In 'Weather Man,' a cloudy forecast
Arthur Miller wanted us to see the salesman as a metaphor for the collapse of the American Dream. Now we have a new candidate for most metaphorical job description. In the uneven, bittersweet "The Weather Man," Nicolas Cage plays David Spritz (shortened from Spritzel), a forecaster for a top-rated Chicago TV show.Skip to next paragraph
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It's clear from the moment we first see him staring glumly into the bathroom mirror that this sad sack carries the weight of the world on his stooped shoulders.
On camera, his most inclement winter forecasts are delivered with a socko smile - he wants his viewers to know that we're all in this together. Away from the camera, though, he's isolated from affection. His marriage to Noreen (Hope Davis) has come apart, his teenage son Mike (Nicholas Hoult) is in counseling, and his daughter Shelley (Gemmene de la Peña) is sullen and overweight. His father Robert (a first-rate Michael Caine), a famous novelist, is condescending. "You don't have a degree in meteorology," he reminds David.
Nothing goes right for the weather man, not even the weather. When his predictions are off, which is often, his audience takes it personally. Throughout the film David is periodically pelted by people in cars heaving frosties and fast food as he walks the city sidewalks. He is a peculiar species of celebrity: people feel privileged to needle him in person.
Director Gore Verbinski and screenwriter Steven Conrad are too enamored of their metaphorical conceit; they never waste an opportunity to point out how zonked and bedraggled poor David has become. Yes, it's true: Life, like the weather, is unpredictable. As Robert says to his son, " 'Easy' doesn't enter into grown-up life." But is this really such a startling revelation? David is made a target for all the slings and arrows of outrageous fortune. (Maybe this is why he takes up archery.) He can't even toss a friendly snowball at his wife without accidentally popping her in the eye.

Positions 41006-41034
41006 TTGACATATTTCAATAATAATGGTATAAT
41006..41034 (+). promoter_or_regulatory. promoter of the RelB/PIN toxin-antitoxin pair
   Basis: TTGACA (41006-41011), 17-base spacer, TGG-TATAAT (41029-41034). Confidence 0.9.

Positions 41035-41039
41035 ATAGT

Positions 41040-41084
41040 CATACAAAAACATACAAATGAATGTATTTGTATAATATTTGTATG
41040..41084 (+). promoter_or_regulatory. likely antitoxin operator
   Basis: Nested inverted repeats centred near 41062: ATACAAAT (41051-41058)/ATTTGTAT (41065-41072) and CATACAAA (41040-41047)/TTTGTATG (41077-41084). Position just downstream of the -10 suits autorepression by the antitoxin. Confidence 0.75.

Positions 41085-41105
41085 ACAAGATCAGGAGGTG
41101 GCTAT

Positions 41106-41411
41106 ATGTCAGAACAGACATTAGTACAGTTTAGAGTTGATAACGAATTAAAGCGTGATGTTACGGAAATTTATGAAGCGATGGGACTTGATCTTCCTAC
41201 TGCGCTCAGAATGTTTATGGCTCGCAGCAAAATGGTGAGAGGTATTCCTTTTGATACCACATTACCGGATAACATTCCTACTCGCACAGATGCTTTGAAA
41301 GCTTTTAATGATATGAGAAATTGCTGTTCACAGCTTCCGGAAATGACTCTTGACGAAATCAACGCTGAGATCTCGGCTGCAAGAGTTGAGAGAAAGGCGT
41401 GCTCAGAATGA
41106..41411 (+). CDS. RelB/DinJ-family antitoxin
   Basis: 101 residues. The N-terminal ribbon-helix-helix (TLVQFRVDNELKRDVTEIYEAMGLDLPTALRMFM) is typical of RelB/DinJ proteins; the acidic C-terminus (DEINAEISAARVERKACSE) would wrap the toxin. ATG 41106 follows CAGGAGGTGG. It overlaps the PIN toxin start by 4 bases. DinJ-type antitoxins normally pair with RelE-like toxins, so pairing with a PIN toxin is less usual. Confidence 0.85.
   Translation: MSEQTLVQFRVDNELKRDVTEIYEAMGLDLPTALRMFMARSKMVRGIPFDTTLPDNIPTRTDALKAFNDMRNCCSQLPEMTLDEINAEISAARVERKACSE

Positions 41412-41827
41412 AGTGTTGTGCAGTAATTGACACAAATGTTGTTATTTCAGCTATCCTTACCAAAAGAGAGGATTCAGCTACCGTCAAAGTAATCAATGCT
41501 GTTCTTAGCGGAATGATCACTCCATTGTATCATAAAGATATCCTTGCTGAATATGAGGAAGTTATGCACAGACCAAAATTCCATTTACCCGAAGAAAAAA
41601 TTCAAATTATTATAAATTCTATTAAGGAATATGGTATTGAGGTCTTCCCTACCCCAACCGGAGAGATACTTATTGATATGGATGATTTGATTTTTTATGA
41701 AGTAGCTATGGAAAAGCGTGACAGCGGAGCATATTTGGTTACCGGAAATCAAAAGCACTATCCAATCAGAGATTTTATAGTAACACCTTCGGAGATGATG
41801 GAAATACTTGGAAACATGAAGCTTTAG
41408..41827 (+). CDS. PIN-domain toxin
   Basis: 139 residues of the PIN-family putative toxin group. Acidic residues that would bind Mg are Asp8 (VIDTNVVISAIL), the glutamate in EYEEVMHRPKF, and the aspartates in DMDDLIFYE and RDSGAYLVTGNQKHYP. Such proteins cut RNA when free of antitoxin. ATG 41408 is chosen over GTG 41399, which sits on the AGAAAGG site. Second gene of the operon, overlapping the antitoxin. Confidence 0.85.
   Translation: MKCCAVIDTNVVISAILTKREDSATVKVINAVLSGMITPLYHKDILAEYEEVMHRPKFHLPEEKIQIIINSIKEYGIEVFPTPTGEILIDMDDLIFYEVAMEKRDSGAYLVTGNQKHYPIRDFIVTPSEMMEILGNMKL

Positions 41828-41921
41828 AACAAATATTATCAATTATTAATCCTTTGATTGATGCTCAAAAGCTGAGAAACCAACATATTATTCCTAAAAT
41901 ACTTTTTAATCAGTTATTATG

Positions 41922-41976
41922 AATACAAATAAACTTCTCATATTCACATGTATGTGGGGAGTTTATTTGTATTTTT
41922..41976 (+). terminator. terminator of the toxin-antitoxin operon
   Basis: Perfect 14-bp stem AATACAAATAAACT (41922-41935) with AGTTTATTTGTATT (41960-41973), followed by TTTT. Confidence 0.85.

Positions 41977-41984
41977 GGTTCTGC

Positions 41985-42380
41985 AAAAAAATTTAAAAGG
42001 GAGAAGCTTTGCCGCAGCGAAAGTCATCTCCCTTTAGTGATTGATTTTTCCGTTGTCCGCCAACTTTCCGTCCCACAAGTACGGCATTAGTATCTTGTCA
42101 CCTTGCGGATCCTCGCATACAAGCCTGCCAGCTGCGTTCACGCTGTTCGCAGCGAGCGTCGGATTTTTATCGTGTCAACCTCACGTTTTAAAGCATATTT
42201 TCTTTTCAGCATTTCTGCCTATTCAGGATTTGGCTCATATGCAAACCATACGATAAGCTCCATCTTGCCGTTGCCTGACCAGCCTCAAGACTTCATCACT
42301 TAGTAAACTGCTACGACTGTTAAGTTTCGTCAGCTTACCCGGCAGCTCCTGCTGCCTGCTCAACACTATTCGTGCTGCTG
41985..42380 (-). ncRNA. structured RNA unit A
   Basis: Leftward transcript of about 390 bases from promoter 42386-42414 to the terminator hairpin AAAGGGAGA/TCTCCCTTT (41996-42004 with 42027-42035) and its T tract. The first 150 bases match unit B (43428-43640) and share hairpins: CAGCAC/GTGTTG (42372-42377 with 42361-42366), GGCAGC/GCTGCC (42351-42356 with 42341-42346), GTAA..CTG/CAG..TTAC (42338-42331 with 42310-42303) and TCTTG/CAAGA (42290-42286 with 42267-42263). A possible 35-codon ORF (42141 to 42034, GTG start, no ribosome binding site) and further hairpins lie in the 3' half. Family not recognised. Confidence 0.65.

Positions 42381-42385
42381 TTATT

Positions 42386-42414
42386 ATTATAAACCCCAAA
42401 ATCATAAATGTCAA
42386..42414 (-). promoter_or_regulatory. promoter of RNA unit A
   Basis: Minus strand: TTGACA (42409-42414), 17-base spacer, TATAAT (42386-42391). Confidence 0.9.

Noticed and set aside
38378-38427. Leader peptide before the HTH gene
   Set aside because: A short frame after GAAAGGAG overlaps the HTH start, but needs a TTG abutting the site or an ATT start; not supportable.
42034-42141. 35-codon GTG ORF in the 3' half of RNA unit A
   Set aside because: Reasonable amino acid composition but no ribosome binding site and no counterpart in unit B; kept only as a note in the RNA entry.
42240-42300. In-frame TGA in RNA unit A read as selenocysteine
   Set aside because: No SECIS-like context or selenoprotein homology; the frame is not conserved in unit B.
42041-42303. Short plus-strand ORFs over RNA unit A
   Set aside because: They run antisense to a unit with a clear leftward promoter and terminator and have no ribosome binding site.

If anybody but Nicolas Cage were the star of this movie, it would be a big dose of blah. But, as he demonstrated most recently in "Adaptation," Cage has no peer when it comes to bringing out the emotional nuances in morose characters and making them funny - and touching.
In David's scenes with Noreen, we can see how avidly he wants to get back with her and how hemmed in he is by his own inadequacies. When he confronts her boyfriend, he loses control and sputters obscenities, and we don't dislike him for it because he cares deeply about his family - more, perhaps, than they care about him. He tries to do right by everyone even as he's coming apart.
The filmmakers aren't content to confine David's funk to his personal circumstances. They want to show us that he is a victim of a larger malaise - the culture of celebrity. By materialistic standards, he is a huge success, and the offer of a network job in New York ought to make him happy. But David is uncomfortable with wealth - this is why, despite everything, he comes across so sympathetically. The blandishments of success mean nothing unless they get him his family back. "The Weather Man" is about the meaninglessness of celebrity. David is a star but all he does is read the weather report. Stardom, in the movie's terms, is a sick joke. It does nothing to insulate David from himself.
The film is certainly worth seeing, but it should be better than it is. David is a credible Everyman, but he isn't allowed to break out of his sad trance. The filmmakers equate that trance with soulfulness. No doubt they believe they have created a modern archetype - the sensitive soul who is too frail for this crass world. But what they have concocted more often resembles a sacrificial zombie. Grade: B
• Rated R for strong language and sexual content.